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Merkel, The SPD Grand Coalition And A Tale Of Pesticides

Word of the day – Glyphosate. Hands up if you’ve heard it before. No one?

 

That’s not that surprising, so perhaps a little bit of background information is in order.

 

Glyphosate is a controversial weedkiller which has divided the agricultural industry over the potential health risks associated with its use. While the current license for the use of the chemical runs out on December 15th, a European Commission proposal to grant a 5-year extension garnered support from only half of the 28 member states.

 

One of those happened to be Germany, and that’s where the trouble starts.

 

German Agriculture Minister Christian Schmidt, in an apparent snub to Mrs. Merkel, voted in favor of the 5-year extension. That went directly against the declared position of the German SPD (Social Democrats), Mrs. Merkel’s erstwhile Grand coalition partners.

 

Had the German Chancellor been successful in her bid to form a government after the September elections, that would have been of little consequence. The simple fact is Mrs. Merkel didn’t manage to form a coalition, so the pleasure (or displeasure) of the SPD becomes a vital issue.

 

To avoid a minority government and potentially new elections in 2018, Mrs. Merkel needs to form a coalition government.

 

Having exhausted (and failed in) the potential of the so-called Jamaica Coalition, Chancellor Merkel has turned again to the SPD, led by Martin Schulz.

 

The September elections, saw the right-wing AfD (Alternative für Deutschland) take a 12.6 percent share of the vote and 94 seats in the Bundestag, making it the third biggest party.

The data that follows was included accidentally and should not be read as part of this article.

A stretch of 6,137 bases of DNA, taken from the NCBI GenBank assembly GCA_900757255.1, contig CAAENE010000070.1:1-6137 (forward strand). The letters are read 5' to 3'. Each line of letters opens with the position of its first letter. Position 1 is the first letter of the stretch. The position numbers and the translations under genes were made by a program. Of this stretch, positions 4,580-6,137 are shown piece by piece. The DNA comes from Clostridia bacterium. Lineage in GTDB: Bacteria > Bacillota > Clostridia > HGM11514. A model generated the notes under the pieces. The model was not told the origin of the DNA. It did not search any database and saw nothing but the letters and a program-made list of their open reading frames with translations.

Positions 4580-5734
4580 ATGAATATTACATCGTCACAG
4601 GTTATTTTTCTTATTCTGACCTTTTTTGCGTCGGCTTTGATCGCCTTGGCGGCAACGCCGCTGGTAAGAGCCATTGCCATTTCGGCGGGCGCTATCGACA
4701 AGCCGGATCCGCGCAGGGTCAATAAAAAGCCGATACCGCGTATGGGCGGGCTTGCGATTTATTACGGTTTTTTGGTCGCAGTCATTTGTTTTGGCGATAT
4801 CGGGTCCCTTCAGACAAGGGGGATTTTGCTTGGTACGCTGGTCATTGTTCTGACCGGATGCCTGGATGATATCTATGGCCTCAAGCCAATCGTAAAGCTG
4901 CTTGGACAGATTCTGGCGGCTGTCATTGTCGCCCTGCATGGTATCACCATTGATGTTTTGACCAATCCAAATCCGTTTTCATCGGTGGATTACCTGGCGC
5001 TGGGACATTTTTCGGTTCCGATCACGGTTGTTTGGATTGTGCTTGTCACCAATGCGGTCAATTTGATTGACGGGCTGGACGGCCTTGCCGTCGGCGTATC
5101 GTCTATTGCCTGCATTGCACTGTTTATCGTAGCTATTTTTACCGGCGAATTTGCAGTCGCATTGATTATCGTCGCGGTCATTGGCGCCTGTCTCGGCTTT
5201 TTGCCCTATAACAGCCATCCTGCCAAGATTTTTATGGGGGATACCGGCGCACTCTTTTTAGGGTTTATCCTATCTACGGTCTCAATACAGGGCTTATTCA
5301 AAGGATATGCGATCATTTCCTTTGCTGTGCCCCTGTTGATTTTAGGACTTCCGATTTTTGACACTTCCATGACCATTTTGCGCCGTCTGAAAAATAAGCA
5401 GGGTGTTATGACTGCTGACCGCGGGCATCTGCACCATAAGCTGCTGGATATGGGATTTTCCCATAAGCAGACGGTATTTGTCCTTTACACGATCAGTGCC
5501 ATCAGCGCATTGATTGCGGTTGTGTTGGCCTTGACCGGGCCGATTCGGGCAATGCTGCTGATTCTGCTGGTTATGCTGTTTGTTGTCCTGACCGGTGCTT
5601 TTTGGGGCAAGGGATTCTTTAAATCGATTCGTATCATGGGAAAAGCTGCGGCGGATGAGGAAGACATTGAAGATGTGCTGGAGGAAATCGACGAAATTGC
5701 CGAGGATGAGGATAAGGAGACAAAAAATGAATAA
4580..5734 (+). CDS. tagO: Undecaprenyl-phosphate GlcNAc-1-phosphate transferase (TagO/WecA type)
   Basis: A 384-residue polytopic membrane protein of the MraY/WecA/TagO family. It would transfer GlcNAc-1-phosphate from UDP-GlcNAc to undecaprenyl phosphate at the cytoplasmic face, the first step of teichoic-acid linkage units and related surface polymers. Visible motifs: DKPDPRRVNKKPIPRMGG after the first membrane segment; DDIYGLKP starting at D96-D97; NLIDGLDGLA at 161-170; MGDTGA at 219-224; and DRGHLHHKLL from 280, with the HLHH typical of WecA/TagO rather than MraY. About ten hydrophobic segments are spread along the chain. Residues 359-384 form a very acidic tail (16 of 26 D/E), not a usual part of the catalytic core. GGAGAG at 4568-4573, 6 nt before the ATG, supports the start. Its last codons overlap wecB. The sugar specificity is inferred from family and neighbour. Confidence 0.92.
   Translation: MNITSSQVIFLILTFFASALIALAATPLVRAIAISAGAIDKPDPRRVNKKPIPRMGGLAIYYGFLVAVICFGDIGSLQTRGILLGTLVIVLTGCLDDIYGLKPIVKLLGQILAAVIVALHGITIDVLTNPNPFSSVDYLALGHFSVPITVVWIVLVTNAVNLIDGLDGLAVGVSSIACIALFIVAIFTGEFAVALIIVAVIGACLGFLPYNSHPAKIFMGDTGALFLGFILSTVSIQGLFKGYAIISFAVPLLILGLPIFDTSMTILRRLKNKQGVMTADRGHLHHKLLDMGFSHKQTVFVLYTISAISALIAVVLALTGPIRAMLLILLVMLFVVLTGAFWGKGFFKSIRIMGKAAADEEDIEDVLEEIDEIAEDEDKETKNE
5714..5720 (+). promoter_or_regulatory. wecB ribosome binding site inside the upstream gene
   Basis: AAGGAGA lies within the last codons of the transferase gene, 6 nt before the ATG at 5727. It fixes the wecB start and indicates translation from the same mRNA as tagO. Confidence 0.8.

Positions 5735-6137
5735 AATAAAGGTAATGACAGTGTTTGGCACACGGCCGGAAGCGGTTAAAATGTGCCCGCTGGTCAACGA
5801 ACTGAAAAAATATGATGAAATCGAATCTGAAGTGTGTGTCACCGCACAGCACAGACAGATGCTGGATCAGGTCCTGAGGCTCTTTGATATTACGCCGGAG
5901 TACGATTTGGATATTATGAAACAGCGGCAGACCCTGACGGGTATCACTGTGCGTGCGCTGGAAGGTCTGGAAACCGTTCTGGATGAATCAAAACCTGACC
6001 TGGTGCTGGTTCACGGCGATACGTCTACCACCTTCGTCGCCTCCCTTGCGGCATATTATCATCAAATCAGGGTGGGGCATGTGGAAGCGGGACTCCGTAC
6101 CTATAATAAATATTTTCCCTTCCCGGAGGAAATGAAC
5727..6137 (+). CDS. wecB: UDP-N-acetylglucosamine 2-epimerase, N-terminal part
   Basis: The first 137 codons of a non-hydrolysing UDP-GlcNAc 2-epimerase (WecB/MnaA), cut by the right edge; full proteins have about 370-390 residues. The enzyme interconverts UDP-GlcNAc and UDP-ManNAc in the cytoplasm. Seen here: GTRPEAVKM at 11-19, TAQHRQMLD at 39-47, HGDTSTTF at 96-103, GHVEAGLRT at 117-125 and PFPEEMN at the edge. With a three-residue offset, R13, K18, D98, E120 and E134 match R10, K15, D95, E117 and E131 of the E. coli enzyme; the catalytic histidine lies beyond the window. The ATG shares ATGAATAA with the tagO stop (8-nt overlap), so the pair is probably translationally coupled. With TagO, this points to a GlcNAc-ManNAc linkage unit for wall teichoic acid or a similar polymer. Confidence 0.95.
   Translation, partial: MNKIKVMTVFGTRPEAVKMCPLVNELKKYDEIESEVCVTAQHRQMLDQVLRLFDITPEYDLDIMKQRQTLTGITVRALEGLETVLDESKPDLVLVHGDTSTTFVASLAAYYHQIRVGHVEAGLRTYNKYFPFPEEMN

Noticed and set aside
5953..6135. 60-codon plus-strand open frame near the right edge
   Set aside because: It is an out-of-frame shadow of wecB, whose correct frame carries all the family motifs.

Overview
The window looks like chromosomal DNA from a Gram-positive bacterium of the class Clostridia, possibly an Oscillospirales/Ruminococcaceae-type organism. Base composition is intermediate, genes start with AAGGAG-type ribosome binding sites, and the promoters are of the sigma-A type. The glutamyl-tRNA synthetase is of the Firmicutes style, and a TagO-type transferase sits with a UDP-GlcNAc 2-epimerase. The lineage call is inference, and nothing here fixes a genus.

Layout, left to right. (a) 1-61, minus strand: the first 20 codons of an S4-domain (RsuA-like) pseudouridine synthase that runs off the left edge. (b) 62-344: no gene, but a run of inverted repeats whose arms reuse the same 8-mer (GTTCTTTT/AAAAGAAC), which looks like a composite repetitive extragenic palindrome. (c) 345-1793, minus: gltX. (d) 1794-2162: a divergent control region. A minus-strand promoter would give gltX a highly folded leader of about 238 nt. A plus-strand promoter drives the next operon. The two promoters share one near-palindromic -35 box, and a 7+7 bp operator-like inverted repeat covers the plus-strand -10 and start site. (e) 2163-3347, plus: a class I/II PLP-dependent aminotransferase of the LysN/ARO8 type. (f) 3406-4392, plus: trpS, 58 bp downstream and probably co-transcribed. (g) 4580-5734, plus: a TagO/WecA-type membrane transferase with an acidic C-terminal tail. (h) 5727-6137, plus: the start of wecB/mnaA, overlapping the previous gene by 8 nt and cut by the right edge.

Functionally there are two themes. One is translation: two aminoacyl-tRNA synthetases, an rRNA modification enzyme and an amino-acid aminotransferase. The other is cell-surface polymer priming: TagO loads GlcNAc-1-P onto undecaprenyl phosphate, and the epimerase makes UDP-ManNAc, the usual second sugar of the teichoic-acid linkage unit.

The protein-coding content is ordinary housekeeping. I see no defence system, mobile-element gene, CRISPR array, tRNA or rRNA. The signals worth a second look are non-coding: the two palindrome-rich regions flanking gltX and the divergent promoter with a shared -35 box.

That result prompted Mr. Schulz to reject any idea of re-forming the Grand Coalition with Mrs. Merkel’s CDU/CSU alliance. Doing that would have made the AfD the official opposition with all the associated privileges, something the SPD could not allow.

 

Outside of a coalition with the SPD, the options open to Mrs. Merkel are stark. A minority government or new elections in 2018. Minority government essentially means no government as Mrs. Merkel is only too well aware.

 

New elections in 2018 would probably see even more support for the AfD, something both the Chancellor and Mr. Schulz are unsurprisingly keen to avoid. Hence the resumption of discussions on the resurrection of the Grand Coalition.

 

Mrs. Merkel’s future as the leader of the CDU is far from assured. Increasingly loud whispers are calling for her to step-down, and the German Chancellor hasn’t recovered her old poise following her election failure.

 

German politics favor compromise. Possibly as a result of the lessons learned from the rigid one-party rule which ended in 1945, the German constitution is designed around compromise, so a minority government cannot be ruled out. However, it seems unlikely Mrs. Merkel would be the captain of that particular ship.

 

Germany is the EU’s powerhouse economy. There’s little denying that a weak Germany translates into a weak EU. The spread of right-wing extremism is alarming. Brexit is alarming. A weakened Germany goes beyond that. A weakened Germany calls the entire idea of European integration into question.

 

Disclaimer:
This article is for educational and informative purposes only and should not be considered as investment or trading advice.

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